And so it began. That afternoon, after I had had Reno escort Emi-chyan home a total of no less than 5 times, it was already 6 o'clock by the time our household was Emi-free.
Today, I swear to God, that child must not have even stepped foot in her house after hopping off her pre school bus and she was pounding on the front door and leaning on the door bell (although I've turned the volume down as low as it can go, we can, unfortunately, still hear it).

I was behind in making prep for dinner so I let her in and she and Saki played up stairs for a while. . . which was OKAY, until I found them jumping all over the futons (after they had been expressly forbidden entrance to the bed room to begin with!) so then they moved downstairs where I had to tell Emi every 5 minutes or less to stop teasing and tormenting the cats. When cautioned that they would bite and scratch her, she pulled herself up to her full height and declared, "But I won't cry ." So I said, "Okay. But you will bleed so stop it."

Then she decided to try to climb up on our stove top provoking a rather loud and stern "Dame!" (NO) from me. Then she filched my house keys! I only noticed by accident--lucky that!--and again told her DAME. In fact, I looked deeply into big wide brown eyes and said in a low, even and deadly serious tone of voice, "Zetai ni dame" (absolutely NO!). She blinked which I took to be a sign that my authority was starting to be recognized.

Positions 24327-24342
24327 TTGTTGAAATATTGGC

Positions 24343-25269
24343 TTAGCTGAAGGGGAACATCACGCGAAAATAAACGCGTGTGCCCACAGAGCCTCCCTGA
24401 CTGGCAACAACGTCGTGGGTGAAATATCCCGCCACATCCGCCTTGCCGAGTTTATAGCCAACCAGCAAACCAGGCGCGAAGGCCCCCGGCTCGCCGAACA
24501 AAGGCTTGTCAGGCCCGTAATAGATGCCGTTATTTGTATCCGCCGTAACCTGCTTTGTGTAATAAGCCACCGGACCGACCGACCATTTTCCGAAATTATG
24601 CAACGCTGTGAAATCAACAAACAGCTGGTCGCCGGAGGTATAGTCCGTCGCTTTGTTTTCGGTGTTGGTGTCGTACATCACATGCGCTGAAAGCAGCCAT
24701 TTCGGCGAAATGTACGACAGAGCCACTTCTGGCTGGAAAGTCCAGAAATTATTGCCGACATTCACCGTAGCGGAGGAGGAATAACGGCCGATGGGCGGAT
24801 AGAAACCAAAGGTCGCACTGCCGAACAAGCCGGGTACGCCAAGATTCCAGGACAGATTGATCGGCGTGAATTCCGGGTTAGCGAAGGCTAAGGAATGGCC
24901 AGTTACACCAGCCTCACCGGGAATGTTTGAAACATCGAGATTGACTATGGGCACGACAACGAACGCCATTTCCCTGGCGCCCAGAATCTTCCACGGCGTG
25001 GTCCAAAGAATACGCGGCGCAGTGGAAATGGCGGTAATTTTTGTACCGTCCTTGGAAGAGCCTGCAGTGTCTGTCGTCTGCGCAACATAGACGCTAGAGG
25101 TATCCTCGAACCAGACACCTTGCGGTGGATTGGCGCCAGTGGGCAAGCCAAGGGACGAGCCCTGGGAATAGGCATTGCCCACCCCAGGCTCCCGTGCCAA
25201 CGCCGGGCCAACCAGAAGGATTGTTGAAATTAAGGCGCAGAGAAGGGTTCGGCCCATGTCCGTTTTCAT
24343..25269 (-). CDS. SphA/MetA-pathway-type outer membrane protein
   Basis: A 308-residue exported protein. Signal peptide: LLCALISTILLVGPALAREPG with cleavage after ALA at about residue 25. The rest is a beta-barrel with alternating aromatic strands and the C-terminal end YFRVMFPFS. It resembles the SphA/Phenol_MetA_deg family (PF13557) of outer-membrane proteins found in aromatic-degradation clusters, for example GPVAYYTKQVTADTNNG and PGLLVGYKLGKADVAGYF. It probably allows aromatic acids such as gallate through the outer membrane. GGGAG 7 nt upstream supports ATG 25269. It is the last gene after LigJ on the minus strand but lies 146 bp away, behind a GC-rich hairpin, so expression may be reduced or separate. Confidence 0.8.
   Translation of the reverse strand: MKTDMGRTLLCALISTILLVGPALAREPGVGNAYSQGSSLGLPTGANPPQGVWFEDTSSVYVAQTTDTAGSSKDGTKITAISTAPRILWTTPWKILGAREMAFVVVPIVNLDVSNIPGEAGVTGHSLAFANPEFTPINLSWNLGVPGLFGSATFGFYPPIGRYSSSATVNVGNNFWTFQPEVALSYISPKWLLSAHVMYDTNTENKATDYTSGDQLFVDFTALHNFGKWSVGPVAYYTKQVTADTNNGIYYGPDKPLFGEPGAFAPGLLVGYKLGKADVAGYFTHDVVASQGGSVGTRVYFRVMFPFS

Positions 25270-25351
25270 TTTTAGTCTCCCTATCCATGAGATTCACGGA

The next time she entered the kitchen it was with her eyes focused on the bottle of syrup sitting on the kitchen counter. She demanded rather authoritatively that I make her pancakes. I laughed and said "no." Then she leaned dramatically against the kitchen cupboards, sighed and said, "Boy would pancakes taste good. I could really go for some pancakes about now." I pretended not to hear. But I did offer her some Nabisco chocolate chip cookies and a vegetable/fruit drink. It's what my four-year-old drinks. She accepted both and then promptly pronounced the juice "yucky" and went and pulled open our refrigerator door and attempted to climb in. Japanese refrigerators are a little different than typical American refrigerators. Our refrigerator for example has a large cool box on the bottom for vegetables, then two small freezer drawers and then the upper half is normal refrigerator. For a four-year-old, this makes sneaking things from the fridge a bit of a height challenge. When I realized that she had pulled out the vegetable drawer to climb up on it I intercepted her and poured out a glass of milk. She continued to open every refrigerator drawer she could reach however, her curiosity apparently having been piqued by the glimpse of our vegetables.